The only thing worse than no information is misinformation.

Alfred Sirleaf writes the day’s major headlines on a blackboard for Liberians who cannot afford newspapers.

For too long Africa’s media has been dominated by “pay for play” business models. Journalists are paid little or nothing by their employers but instead take “gifts” (essentially bribes) from those they write about. Media is simply a megaphone for interested parties to spread misinformation that serves their interests, leading to corrupt institutions and the misallocation of resources. New Narratives believes that no media capacity building project can be successful without changing the business model.

New Narratives’ radically different approach to media development targets standards setters in each media market. Strong, independent media houses are rewarded with larger audiences and more advertising revenue. Their reporters win awards, higher pay and societal acclaim. These create incentives for honest, independent reporting. Rival media is forced to lift their standards to compete.

NN “fellows” come from leading independent media houses that are striving to build independent business models. Fellows are paid good wages in return for taking no bribes. Our veteran editors work with our fellows on every step of the reporting process. Fellows stay in the program for a year or more to ensure skills are built over time. Funding is provided for investigative reporting. Fellows are given training in state of the art equipment and technology so they can be the vanguards of interactive media in their own countries. NN helps partner media houses strengthen revenue streams from websites, cell phone distribution and other independent sources.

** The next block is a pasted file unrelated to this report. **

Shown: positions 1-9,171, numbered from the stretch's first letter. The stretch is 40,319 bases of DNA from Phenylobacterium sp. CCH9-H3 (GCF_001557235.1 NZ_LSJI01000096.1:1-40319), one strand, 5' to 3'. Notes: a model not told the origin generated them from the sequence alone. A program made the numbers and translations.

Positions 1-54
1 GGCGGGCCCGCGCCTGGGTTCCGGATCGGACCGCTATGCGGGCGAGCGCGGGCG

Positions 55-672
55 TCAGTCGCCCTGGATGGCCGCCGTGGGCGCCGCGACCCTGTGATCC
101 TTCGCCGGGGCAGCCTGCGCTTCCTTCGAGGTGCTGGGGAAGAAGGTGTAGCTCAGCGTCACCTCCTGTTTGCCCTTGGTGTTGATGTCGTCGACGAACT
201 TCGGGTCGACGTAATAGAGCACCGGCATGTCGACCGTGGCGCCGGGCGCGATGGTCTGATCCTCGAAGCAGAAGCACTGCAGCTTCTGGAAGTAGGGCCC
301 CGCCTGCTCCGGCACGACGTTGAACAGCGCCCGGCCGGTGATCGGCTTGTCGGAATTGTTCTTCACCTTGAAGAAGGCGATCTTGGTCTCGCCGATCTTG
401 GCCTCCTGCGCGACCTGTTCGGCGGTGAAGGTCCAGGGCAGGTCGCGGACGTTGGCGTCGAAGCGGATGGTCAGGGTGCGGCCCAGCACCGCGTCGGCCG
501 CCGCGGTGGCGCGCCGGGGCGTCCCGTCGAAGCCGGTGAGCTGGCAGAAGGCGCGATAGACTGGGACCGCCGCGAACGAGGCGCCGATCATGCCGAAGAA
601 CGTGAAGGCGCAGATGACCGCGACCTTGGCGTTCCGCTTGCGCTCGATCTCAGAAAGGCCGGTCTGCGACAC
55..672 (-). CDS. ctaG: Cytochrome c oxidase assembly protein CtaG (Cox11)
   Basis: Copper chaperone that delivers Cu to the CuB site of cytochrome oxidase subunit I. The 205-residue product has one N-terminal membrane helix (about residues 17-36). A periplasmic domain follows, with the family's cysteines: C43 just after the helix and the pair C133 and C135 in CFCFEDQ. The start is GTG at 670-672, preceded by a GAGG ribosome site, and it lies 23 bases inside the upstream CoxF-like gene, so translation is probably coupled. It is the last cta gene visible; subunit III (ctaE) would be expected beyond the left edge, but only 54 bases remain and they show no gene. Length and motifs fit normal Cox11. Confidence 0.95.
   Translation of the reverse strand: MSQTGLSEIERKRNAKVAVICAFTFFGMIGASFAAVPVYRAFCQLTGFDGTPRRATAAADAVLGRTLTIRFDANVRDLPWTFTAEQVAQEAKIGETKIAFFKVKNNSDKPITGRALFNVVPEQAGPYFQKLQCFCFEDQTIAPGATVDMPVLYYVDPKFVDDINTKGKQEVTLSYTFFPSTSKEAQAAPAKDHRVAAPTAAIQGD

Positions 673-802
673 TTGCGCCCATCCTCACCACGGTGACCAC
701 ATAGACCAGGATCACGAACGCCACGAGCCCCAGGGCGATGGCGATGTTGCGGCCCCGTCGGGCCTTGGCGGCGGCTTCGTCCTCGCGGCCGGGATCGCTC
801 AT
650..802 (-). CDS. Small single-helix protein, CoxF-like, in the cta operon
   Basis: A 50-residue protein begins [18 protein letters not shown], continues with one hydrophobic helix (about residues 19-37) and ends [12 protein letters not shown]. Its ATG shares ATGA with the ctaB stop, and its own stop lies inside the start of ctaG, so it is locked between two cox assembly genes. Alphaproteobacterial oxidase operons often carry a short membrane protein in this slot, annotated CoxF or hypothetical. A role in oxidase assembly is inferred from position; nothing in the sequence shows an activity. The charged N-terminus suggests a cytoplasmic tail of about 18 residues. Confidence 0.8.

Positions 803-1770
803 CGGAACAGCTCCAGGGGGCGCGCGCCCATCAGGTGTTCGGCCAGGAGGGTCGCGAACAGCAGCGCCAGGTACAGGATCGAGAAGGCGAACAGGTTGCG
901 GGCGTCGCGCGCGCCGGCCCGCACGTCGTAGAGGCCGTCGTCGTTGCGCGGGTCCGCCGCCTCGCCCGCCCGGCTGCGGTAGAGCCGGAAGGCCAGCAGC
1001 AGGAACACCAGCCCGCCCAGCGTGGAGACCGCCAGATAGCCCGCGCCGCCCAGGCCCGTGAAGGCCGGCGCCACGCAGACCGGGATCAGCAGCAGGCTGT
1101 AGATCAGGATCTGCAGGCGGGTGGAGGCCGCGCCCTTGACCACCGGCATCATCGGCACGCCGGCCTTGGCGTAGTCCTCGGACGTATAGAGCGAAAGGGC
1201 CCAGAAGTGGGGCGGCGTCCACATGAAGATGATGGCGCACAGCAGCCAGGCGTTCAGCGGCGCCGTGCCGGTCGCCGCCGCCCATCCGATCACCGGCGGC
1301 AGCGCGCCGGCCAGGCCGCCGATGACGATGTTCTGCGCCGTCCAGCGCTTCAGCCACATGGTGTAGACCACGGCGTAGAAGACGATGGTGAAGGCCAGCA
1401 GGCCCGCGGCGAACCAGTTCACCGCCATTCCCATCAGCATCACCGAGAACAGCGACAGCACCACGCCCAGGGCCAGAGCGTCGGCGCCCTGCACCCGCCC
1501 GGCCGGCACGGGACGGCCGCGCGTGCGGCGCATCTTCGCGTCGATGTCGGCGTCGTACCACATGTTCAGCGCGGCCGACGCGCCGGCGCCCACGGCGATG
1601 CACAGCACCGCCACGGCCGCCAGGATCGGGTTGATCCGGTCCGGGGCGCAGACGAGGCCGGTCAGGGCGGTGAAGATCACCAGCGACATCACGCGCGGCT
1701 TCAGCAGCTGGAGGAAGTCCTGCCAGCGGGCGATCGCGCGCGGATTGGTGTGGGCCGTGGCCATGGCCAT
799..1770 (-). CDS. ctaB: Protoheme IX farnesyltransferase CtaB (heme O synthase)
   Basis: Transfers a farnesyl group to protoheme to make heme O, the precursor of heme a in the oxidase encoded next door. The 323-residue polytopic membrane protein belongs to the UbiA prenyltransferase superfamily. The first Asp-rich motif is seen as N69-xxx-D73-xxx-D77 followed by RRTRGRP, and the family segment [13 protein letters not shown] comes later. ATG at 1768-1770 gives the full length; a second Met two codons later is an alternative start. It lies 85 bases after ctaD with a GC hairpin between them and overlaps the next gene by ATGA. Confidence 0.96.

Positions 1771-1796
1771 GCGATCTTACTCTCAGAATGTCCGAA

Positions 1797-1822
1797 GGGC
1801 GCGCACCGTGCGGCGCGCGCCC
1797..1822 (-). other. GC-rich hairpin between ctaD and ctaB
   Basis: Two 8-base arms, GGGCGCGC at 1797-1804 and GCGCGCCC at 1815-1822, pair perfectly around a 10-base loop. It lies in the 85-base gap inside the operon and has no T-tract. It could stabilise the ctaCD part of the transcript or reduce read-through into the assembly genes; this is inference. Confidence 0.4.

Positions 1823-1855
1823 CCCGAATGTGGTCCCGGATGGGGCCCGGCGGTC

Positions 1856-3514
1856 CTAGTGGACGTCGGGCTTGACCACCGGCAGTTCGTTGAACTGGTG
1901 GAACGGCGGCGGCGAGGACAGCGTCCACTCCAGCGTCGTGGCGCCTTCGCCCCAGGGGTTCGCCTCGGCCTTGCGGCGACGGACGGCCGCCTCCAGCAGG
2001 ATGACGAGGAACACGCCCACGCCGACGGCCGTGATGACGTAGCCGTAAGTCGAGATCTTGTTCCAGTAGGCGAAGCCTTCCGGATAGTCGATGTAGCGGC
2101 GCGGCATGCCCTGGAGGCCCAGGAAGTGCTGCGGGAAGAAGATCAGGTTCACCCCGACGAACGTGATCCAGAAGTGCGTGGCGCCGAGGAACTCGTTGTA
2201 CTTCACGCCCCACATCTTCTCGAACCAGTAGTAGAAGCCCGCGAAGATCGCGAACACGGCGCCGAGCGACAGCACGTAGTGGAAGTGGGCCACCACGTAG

More women journalists = bigger audience = more independent revenue

Fewer than one in 12 Liberian journalists are women, a ratio echoed across Africa. For this reason NN works with more women than men. This ensures issues of importance to real people are reported and the voices of women and children are heard. Our fellows are high profile role models in society. They, in turn, interview women leaders and visionaries giving another group of women a public platform to increase their credibility. Boosting the number of women in our media houses also serves our primary goal of building their financial independence. Half the audience is women. Women know what women want to read and hear. Hiring women makes good business sense.